The grief of cafés, the routine despair of hospitals, the single glimpse that can fix either a romantic image or an emblem of horror permanently in the mind are present here, too. But, oddly, after the Pringles are united they are left hanging, two more years of the war still to be got through, an uncertain future awaiting them on their return to England at the war’s end. We never see that end—there is something unfinished about the overall scheme, in spite of its length—and the coda (the second within the two trilogies) is an awkward bit of stage business tacked on at the very end of the novel.

Two qualities are special to Fortunes of War—the wideness of its panorama (historic and geographic) and its author’s temerity. No experience, civilian or military, fazes her. Equally at home in Eastern Europe and the Middle East, she manages to convince the reader that the pageantry and misery of the world are as mutual as her view of them is trustworthy.

Human action and the natural world are more strikingly in contrast in the trilogies for two unrelated reasons: the settings are exotic and, because the world is at war, the mucilage that conventionally glues facades together has lost its sticking power. The passages on landscape, the changes of season, flora and fauna are usually set aside from the action, as if nature were somehow pocketed.

Manning also has prejudices, partly the staples of British class, and partly the ignorance of the truly observant, who, seeing the specific in so supernatural a light, feel more free to generalize from it. By describing with journalistic accuracy what may be real events, she can miss the shading necessary to refine them. Her description of an elaborate tea at the apartment of a rich Jewish banking family, the Druckers, in Bucharest, may be truly drawn but it lacks relief and makes Harriet sound as if she had never met a Jew before. And moments equally dubious are scattered throughout the two trilogies, this one, for instance, on the modern novel. Clarence, a dispirited Englishman running Polish war relief in Bucharest, is speaking:

To the Lighthouse is all right—but all [Virginia Woolf’s] writing is so diffused, so feminine, so sticky. It has such an odd smell about it. It’s just like menstruation.”

Startled by the originality of Clarence’s criticism, Harriet looked at him with more respect.

Harriet, whom we have come to trust as our litmus test of common sense, too often has the ring of the lady inappropriately in high dudgeon, and some of her epigrams—“They have the uniformity of their insecurity,” she remarks about middle-class dress—suggests a camp, paper-bag Oscar Wilde.

But Manning can also do this, describing a gypsy nightclub singer in a café:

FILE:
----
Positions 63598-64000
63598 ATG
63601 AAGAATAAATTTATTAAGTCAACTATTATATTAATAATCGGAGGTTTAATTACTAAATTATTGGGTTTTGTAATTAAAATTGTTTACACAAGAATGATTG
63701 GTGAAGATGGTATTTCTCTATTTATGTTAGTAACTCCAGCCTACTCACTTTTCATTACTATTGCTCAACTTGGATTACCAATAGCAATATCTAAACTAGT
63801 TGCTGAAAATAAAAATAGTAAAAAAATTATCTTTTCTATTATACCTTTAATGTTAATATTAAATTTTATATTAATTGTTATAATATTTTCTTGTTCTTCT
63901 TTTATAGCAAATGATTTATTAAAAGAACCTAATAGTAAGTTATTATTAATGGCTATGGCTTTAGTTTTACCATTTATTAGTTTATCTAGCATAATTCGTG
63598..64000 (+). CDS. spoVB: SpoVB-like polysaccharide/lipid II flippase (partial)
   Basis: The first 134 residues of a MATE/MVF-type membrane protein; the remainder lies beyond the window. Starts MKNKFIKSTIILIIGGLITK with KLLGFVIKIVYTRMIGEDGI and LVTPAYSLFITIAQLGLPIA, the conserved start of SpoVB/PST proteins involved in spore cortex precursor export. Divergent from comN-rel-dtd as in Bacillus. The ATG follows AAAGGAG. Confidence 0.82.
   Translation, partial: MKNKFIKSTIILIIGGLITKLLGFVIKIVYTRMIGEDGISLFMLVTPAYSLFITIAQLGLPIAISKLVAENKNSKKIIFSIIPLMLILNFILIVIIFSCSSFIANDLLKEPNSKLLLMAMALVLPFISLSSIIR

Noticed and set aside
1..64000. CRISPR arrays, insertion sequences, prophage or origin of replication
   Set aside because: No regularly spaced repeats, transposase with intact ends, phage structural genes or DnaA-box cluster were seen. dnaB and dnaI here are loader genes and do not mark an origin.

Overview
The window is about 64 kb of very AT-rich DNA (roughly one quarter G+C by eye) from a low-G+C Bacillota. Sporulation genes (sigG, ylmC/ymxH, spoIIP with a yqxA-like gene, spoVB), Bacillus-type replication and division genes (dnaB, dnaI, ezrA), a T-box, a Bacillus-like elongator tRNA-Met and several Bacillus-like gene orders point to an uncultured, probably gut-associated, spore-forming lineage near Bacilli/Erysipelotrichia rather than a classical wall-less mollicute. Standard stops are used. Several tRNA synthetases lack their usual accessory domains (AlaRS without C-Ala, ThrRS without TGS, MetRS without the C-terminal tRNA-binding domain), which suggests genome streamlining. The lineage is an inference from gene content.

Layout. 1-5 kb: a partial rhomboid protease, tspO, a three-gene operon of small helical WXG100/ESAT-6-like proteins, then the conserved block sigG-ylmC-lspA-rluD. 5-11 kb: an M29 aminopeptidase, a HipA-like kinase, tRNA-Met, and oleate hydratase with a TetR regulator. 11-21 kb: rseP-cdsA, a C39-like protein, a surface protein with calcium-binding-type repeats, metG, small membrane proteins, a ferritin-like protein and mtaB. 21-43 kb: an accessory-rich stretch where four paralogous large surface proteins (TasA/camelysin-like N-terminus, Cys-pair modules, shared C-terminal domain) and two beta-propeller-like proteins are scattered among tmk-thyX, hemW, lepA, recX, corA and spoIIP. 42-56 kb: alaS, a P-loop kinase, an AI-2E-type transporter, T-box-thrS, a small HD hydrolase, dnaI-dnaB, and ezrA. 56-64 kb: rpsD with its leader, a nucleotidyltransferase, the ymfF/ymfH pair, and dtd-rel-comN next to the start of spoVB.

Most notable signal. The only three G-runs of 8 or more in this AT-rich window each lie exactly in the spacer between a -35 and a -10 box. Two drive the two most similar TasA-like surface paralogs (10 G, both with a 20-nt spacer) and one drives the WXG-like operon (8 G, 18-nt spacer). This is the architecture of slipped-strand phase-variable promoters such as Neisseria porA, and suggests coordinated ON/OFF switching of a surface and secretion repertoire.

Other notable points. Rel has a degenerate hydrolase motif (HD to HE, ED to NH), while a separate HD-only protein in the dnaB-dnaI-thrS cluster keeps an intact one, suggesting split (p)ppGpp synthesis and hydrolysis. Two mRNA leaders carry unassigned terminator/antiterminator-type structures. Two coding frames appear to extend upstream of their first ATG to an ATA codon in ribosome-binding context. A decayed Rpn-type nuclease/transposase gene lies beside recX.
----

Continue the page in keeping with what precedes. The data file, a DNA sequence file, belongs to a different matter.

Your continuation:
Florica, in her long black and white skirts, was posed like a bird, a magpie, in the orchestra cage. When the applause died out, she jerked forward in a bow, then, opening her mouth, gave a high violent gypsy howl…. The first howl was followed by a second, sustained at a pitch that must within a few years (so Inchcape later assured the table) destroy her vocal chords…. Florica, working herself into a fury in the cage, seemed to be made of copper wire. She had the usual gypsy thinness and was as dark as an Indian. When she threw back her head, the sinews moved in her throat: the muscles moved as her lean arms swept the air. The light flashed over her hair, that was strained back, glossy, from her round, glossy brow. Singing there among the plump women of the audience, she was like a starved wild kitten spitting at cream-fed cats.

Manning is a novelist who works by accretion. The fine connections between personal despair and “the measureless suffering which in the Pringles’ time had become a commonplace” grow accumulatively more effective. Her notion of good and evil is complicated by her implicit belief in truth as the ultimate value. An enemy of illusions, she does not quite see how crucial they are both in love and in war. In regard to the empire, she is excusably gung-ho, considering the era in which she wrote. A certain naiveté results, at odds with the sophistication of her observations. She is, in many ways, a good girl forced to relay the bad messages the world keeps broadcasting. In spite of the novel’s narrative drive, its largeness of manner, and the appeal of its characters, some niggle of dissatisfaction rises in its wake. The best glimpse we will probably ever have of World War II in the Balkans and the Middle East, Fortunes of War has the subject, shape, and size of something epic, but lacks the poetry that goes with it.

This Issue

April 25, 1985